I am now at day 9 of my crazy Lenten project to pray the 6 ancient daily offices each day. It’s been hard going with many a missed office and lots of uninspiring, rushed offices. There is one unintended positive developing and that is a new found appreciation, possibly even love, of the Psalms. Yes the Psalter, the ancient prayer/songbook of the ancient Hebrews and Christian church. The Psalms have been an integral part of the spirituality of Christians and the corporate worship of the church from the beginning. Psalms have even made their way into contemporary pop culture through bands like U2 and Hey Rosetta. Saying, singing, and praying the Psalms has always been a part of the daily offices, so I have tried to incorporate the Psalms into my offices as much as possible.
As I said this is a new love affair for me. Until now I have never paid much attention to the Psalms. When preaching I would gravitate to the Gospel or New Testament or Hebrew bible lections. The biblical scholar in me preferred story, history, and epistle over the poetry of the Psalms.
That is beginning to change, largely due to this process. Just the other day I preached my first sermon on the Psalms, Psalm 51 actually. I am struck be the honesty, doubt, passion, faith, frustration, and rawness of the Psalms. Basically they are a collection of honest, heartfelt prayers to God; the human cry of celebration and lamentation to the divine. In particular I have been praying my way through Psalm 119, the longest of the psalms. It is a masterpiece of poetry based on the Hebrew alphabet. It records the authors love for God’s law and dependence on God’s provision of protection and salvation.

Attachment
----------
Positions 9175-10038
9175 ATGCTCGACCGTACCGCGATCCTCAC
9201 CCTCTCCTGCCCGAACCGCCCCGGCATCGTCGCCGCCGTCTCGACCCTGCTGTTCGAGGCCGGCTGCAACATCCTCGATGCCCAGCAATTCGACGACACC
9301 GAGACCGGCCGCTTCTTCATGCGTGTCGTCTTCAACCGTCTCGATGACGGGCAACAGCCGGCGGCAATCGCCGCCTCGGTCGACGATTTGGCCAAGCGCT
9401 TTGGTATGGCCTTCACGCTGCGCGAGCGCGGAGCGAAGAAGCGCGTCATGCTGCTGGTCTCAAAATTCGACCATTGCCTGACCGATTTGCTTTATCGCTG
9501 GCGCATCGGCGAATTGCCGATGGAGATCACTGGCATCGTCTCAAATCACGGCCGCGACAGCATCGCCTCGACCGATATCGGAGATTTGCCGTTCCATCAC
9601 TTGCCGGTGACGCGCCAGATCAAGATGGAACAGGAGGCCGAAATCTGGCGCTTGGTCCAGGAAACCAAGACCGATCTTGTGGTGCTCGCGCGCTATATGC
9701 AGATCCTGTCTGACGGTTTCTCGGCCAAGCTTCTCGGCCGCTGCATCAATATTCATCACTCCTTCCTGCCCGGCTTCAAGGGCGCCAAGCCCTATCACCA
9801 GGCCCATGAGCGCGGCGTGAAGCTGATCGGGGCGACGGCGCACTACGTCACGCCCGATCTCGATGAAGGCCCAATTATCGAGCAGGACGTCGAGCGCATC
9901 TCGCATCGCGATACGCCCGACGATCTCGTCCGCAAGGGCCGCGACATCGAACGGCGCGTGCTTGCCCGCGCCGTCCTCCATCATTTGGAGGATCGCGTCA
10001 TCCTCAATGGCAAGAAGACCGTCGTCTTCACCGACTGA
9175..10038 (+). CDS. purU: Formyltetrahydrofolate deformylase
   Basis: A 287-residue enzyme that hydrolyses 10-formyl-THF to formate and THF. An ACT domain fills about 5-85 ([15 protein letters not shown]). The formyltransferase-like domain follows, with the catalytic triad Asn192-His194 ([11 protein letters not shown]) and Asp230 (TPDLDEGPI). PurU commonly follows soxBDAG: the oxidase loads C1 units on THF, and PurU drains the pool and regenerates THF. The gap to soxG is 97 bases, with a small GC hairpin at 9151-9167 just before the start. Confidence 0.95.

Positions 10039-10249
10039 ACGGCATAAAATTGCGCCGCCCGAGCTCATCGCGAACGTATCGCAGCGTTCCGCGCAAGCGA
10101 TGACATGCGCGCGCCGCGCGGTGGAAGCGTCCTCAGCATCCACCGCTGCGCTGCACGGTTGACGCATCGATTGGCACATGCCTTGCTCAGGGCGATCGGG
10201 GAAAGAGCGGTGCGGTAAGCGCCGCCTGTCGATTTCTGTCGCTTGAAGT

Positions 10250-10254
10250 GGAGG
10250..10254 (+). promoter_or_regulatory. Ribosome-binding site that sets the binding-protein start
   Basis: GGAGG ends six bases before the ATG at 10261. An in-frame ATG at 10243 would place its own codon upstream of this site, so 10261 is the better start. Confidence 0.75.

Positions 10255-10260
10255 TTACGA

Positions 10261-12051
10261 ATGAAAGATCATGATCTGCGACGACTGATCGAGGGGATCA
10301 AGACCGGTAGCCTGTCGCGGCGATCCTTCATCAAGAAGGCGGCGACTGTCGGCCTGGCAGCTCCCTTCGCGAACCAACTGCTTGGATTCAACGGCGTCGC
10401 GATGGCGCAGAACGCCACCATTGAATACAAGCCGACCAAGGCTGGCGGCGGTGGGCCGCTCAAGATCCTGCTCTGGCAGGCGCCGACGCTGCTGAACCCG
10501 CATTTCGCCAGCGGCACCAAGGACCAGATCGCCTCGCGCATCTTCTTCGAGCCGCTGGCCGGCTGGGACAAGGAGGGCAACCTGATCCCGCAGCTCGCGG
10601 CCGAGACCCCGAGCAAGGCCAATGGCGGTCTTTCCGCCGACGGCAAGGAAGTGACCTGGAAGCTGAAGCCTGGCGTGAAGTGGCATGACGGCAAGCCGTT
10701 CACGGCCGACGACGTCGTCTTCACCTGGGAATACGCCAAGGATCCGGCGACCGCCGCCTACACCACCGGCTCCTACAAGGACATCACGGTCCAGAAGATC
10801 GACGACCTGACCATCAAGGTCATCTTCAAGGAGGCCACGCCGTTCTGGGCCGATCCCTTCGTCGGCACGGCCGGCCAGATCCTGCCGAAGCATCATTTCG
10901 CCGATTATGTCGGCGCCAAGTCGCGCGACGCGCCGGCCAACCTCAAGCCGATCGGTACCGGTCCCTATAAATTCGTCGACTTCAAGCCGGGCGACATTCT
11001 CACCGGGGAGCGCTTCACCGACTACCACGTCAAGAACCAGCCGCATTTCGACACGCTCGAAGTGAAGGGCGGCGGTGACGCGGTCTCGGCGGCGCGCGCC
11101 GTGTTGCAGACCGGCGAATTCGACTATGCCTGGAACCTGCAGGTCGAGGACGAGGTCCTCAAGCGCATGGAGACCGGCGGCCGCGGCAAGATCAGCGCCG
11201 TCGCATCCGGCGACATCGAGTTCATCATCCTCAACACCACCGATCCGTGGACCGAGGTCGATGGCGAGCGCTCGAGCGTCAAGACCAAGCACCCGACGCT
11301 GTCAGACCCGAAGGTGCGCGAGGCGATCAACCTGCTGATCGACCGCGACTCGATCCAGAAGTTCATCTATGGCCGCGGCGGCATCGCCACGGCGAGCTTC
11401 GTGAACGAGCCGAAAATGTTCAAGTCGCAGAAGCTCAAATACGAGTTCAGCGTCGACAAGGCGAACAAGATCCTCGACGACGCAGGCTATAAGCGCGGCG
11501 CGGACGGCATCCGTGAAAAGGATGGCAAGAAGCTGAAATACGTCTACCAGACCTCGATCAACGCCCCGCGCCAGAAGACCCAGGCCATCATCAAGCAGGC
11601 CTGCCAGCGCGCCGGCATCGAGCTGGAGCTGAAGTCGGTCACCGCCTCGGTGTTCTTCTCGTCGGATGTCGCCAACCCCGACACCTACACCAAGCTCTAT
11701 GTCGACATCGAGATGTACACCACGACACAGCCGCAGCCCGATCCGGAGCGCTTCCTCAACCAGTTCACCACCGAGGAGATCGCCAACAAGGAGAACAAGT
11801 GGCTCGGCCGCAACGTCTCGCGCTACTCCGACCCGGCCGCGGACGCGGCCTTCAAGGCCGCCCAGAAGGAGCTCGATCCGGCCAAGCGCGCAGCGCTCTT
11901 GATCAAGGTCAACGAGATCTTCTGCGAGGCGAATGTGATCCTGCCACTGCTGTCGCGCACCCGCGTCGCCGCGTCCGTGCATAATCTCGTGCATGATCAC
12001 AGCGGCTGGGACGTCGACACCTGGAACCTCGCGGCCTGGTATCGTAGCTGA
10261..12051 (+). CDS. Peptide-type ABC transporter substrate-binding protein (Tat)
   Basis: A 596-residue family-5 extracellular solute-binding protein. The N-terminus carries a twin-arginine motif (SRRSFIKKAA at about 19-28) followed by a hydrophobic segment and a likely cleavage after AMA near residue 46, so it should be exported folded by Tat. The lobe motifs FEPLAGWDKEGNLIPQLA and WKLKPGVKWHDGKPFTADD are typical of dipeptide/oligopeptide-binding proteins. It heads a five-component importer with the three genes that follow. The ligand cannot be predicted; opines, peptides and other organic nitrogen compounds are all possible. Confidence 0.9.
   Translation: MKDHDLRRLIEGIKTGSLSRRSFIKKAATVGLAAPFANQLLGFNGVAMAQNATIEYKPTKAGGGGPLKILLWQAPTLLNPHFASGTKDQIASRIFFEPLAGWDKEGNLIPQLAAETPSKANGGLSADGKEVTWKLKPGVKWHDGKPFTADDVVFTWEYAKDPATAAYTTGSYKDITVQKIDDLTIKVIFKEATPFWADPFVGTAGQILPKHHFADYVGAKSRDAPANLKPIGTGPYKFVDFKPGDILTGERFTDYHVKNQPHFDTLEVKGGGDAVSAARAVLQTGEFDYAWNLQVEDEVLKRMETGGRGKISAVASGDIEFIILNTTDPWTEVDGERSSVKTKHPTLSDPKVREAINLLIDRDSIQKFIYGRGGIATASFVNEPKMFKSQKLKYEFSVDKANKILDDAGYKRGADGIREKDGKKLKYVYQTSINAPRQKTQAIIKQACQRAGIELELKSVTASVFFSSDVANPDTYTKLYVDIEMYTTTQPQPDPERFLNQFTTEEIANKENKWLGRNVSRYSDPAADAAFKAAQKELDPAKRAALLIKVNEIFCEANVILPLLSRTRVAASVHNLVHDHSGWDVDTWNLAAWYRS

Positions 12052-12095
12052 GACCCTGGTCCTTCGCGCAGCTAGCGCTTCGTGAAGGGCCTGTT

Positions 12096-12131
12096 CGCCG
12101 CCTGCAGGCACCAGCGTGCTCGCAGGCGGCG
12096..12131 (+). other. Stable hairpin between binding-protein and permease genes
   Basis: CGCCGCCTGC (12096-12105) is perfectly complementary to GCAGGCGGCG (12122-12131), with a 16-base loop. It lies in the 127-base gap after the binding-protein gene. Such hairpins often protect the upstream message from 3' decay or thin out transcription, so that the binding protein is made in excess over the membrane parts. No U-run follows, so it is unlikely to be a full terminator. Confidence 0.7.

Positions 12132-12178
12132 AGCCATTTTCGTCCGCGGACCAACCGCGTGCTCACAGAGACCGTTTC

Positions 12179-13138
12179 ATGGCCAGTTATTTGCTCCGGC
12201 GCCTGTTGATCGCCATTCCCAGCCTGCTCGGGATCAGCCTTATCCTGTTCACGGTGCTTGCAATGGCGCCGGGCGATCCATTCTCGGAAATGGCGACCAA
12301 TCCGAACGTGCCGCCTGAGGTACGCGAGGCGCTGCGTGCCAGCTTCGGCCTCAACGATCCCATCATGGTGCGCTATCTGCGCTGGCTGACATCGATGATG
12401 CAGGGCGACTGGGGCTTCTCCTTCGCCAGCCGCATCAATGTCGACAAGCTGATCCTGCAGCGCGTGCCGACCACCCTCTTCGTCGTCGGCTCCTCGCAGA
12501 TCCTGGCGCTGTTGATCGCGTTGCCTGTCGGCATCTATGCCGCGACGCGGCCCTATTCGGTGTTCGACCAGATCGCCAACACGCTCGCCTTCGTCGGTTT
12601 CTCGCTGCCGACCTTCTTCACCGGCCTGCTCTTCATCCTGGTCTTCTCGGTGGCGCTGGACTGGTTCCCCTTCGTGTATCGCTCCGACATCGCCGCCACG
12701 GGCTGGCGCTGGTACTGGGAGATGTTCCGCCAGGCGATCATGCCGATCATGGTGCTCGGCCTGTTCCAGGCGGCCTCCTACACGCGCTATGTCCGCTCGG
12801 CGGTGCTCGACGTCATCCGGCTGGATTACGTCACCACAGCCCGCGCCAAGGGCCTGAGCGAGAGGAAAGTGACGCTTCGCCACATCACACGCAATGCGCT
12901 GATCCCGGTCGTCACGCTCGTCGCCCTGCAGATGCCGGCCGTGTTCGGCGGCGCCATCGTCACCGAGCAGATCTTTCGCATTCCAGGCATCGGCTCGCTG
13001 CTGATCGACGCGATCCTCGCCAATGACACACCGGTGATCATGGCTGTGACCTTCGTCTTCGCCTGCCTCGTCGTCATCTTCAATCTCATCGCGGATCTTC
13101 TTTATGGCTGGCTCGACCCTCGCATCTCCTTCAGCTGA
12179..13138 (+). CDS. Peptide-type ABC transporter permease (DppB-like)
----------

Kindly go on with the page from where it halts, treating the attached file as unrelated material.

So if you like your religion a little raw or if you don’t like spirituality that is too neat and tidy then the Psalms could be your book. If you struggle with doubt, disbelief, and the problem of suffering in the face of a “good, loving God”, then you are in the company of the Psalmists. So pick it up and read, who knows it may inspire you to write your own psalm.